Posted by Denis Pasero, Product Commercialisation Manager on 22nd August 2016
Wireless Body Area Networks( WBAN) is an increasingly talked about area in medical circles and how it can impact the care of patients and predict medical emergencies prior to them happening, working as an early warning system for patients with illnesses such as heart disease, diabetes and asthma. A WBAN is a wireless network that includes sensors that are either implanted in or worn by the user which can all be networked. With the increase in the range of wearable devices looking at medical aspects such as heart rate, blood pressure and activity levels makes this networking approach become more feasible and lower cost to implement. The WBAN network typically will consist of two main parts - miniaturised body sensor units (BSU) which work together with a body central unit (BCU). Smart devices also have a critical role to play as a data hub or gateway providing a user interface as well as offering the ability to monitor and control the central unit.
The rapid innovation in physiological sensors, low power controllers and wireless communications has enabled a new generation of sensor networks. The WBAN opens up the opportunity to allow inexpensive and continuous health monitoring with real time updates of medical records that can be monitored local and remote to the patient. One of the key trends in healthcare is enabling more patients to be treated in their home freeing up much needed hospital beds and improving the patient recovery experience. The ability to implant very small biosensors inside the human body or on organs such as eyes can make the experience more comfortable and not impair normal activities whilst offering constant monitoring. The reduction in size of sensors has been a key element as well as wider adoption of low power wireless transmission methods. The smart lens makes use of many of these technologies. It can be worn on the eye with the key components being positioned round the edge of the eye avoiding issues with vision. To be able to scale down to these levels requires new levels of miniaturisation both from the sensors and controllers as well as the battery technology.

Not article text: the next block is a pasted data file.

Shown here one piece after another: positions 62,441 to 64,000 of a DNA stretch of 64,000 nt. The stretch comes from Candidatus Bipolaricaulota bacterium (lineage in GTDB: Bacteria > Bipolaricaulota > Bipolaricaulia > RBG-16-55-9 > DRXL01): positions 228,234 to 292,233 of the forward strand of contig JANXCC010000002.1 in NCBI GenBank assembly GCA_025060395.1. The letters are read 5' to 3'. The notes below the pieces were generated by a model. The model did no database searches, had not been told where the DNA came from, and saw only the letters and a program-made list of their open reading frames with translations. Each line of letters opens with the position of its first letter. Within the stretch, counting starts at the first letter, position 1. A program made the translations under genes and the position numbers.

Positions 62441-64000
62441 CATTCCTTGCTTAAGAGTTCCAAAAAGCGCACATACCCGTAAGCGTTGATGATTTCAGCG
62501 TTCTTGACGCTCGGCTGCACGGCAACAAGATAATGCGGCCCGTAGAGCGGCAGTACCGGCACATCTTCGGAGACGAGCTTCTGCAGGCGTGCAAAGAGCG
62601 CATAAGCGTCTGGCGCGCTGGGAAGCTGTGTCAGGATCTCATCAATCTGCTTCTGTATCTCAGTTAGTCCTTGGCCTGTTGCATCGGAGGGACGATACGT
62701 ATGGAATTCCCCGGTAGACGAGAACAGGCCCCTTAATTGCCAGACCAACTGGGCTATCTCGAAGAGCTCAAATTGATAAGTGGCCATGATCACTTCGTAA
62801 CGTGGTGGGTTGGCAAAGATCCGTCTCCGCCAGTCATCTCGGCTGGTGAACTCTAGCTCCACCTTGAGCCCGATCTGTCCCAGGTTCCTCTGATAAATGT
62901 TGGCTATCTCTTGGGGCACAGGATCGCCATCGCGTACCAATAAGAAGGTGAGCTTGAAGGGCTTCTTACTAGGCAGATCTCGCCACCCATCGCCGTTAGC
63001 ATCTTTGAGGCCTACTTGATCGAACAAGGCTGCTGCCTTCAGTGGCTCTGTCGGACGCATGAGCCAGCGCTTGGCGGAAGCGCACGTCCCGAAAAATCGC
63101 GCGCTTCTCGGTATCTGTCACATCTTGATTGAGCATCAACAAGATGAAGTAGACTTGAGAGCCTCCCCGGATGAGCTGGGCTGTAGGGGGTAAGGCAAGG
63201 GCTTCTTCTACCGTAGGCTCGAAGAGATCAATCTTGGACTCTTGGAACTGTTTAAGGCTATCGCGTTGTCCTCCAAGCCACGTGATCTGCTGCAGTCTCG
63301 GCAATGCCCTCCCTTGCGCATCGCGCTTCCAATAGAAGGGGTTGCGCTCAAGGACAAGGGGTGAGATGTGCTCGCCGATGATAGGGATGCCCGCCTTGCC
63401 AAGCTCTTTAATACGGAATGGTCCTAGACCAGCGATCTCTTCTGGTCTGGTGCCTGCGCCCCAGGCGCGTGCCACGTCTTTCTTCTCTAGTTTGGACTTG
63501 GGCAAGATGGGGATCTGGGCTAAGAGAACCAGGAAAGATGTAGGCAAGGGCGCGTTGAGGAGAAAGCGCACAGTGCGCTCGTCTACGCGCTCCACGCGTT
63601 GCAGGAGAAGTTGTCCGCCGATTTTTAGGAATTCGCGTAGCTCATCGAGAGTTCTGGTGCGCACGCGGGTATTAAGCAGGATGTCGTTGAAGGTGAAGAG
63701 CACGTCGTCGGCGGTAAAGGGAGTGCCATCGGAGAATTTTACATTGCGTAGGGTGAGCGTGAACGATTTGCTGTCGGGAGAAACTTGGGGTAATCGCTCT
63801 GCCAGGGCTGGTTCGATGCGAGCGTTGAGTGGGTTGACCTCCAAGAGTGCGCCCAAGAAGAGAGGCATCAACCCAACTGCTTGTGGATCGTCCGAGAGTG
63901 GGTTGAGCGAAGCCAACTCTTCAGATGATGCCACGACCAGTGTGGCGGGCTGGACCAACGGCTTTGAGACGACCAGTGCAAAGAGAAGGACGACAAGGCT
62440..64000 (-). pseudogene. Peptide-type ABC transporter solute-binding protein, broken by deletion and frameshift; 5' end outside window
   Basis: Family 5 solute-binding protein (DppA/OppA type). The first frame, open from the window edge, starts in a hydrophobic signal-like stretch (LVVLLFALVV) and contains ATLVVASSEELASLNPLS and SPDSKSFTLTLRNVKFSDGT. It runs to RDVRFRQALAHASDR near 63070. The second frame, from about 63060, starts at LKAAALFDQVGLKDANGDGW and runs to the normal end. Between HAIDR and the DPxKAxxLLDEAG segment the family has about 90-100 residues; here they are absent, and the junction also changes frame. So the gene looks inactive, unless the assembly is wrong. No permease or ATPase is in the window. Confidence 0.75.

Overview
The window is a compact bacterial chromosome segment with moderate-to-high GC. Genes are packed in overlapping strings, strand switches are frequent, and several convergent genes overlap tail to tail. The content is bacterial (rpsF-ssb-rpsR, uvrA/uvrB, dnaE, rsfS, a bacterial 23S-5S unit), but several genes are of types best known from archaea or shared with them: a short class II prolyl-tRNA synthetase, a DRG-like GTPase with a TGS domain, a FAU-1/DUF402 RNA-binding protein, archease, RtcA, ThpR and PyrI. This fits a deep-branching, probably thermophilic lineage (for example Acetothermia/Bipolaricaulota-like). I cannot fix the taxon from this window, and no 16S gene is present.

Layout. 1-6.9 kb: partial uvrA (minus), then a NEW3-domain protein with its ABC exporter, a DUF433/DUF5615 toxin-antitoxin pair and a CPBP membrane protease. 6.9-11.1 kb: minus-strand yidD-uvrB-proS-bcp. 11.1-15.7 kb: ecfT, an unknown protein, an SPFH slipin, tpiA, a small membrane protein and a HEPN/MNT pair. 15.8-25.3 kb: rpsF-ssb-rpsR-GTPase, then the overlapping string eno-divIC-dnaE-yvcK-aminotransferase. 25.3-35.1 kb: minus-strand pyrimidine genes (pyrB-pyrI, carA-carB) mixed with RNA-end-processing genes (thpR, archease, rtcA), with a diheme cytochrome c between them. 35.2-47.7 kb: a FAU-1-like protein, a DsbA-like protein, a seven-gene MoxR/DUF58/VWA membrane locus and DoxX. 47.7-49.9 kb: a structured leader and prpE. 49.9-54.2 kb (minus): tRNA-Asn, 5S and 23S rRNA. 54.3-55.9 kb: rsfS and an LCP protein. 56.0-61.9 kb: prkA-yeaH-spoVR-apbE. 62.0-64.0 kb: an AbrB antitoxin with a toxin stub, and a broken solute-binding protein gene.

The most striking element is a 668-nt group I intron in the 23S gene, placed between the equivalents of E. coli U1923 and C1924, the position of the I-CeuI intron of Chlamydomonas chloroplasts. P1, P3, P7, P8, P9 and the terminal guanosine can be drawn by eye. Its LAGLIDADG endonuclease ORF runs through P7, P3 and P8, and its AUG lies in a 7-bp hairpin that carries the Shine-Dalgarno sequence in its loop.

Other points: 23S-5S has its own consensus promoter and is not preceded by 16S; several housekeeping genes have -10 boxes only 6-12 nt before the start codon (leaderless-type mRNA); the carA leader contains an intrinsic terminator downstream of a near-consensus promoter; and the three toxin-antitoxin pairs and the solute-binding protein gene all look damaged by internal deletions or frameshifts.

This ability to provide a bio safe power source to power their sensors and their wireless communications is vital to the success of these WBAN components. Ilika’s Stereax battery technology is a bio compatible solution which is particularity useful for powering ongoing monitors such as for glucose and blood pressure measuring. The batteries can be recharged using inductive charging probes reducing the need for external wiring or the risk of the battery running out of charge. The success of WBANs sits with its level of adoption and compatibility across different components - having a personal IP address may reach new meaning in the future.